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  35. The Twilight of Martial Liberalism.Anatole Anton - 2010 - Radical Philosophy Review 13 (2):161-166.
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  36. John Kekes, Against Liberalism.Norbert Anwander - 2000 - Ethical Theory and Moral Practice 3 (2):219-221.
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  37. Liberalism, Individuality, and Identity.Kwame Anthony Appiah - 2001 - Critical Inquiry 27 (2):305-332.
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  38. Special Section: The Return of Tiye Left in Central Europe?Andrew Arato - 1995 - Constellations 2 (1):1-11.
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  39. Doctrinaire Liberalism.Anthony Arblaster - 1985 - Radical Philosophy 39:10.
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  40. Liberalism and Prostitution * By PETER DE MARNEFFE.D. Archard - 2010 - Analysis 70 (3):595-597.
    (No abstract is available for this citation).
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  41. Negotiating Diversity: Liberalism, Democracy and Cultural Difference Matthew Festenstein.D. Archard - 2007 - Contemporary Political Theory 6 (4):496.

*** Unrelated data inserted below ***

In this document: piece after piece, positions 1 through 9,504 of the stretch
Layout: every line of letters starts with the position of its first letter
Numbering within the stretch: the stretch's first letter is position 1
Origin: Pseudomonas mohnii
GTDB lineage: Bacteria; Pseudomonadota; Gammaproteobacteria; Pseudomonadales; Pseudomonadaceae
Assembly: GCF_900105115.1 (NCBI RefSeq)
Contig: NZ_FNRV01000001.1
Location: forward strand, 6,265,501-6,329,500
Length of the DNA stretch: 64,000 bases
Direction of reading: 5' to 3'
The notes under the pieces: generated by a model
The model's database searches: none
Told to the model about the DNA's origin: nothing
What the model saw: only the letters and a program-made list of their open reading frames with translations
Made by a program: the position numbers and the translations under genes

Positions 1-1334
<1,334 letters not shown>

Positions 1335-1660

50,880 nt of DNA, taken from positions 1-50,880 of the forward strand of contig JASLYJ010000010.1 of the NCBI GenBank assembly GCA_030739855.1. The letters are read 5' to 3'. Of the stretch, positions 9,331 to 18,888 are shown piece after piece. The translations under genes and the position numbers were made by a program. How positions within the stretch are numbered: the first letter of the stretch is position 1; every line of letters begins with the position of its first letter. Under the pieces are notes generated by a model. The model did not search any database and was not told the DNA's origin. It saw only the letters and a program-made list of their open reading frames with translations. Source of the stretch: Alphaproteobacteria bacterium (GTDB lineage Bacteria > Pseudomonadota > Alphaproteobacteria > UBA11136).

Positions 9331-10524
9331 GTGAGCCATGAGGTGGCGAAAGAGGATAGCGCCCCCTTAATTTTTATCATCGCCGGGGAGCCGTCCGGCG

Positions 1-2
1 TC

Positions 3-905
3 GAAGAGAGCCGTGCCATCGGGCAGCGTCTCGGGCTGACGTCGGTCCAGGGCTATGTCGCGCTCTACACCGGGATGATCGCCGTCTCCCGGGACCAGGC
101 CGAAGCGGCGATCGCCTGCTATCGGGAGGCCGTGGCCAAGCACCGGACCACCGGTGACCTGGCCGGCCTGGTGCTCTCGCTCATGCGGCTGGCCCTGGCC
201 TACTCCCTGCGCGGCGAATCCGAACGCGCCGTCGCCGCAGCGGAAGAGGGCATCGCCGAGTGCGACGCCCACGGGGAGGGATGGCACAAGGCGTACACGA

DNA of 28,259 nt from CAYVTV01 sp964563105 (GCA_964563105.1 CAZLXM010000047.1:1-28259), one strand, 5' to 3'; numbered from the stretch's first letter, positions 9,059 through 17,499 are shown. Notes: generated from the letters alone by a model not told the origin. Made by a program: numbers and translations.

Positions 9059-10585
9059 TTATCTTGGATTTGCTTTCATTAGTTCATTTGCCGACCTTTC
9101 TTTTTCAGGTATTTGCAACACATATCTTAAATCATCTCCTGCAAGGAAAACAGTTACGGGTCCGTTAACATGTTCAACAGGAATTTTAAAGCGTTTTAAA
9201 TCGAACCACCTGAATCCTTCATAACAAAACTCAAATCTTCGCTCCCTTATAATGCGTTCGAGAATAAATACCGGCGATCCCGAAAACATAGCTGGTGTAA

42. Dirty Hands and the Complicity of the Democratic Public.David Archard - 2013 - Ethical Theory and Moral Practice 16 (4):777-790.
    The alleged problem of the dirty hands of politicians has been much discussed since Michael Walzer’s original piece (Walzer 1974). The discussion has concerned the precise nature of the problem or sought to dissolve the apparent paradox. However there has been little discussion of the putative complicity, and thus also dirtying of hands, of a democratic public that authorizes politicians to act in its name. This article outlines the sense in which politicians do get dirty hands and the degree to (...)
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  43. Negotiating Diversity: Liberalism, Democracy and Cultural Difference.David Archard - 2007 - Contemporary Political Theory 6 (4):496-497.
  44. Liberalism and the Defence of Political Constructivism.David Archard - 2004 - Contemporary Political Theory 3 (1):115-117.
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  45. Political Disagreement, Legitimacy, and Civility.David Archard - 2001 - Philosophical Explorations 4 (3):207 – 222.
    For many contemporary liberal political philosophers the appropriate response to the facts of pluralism is the requirement of public reasonableness, namely that individuals should be able to offer to their fellow citizens reasons for their political actions that can generally be accepted.This article finds wanting two possible arguments for such a requirement: one from a liberal principle of legitimacy and the other from a natural duty of political civility. A respect in which conversational restraint in the face of political agreement (...)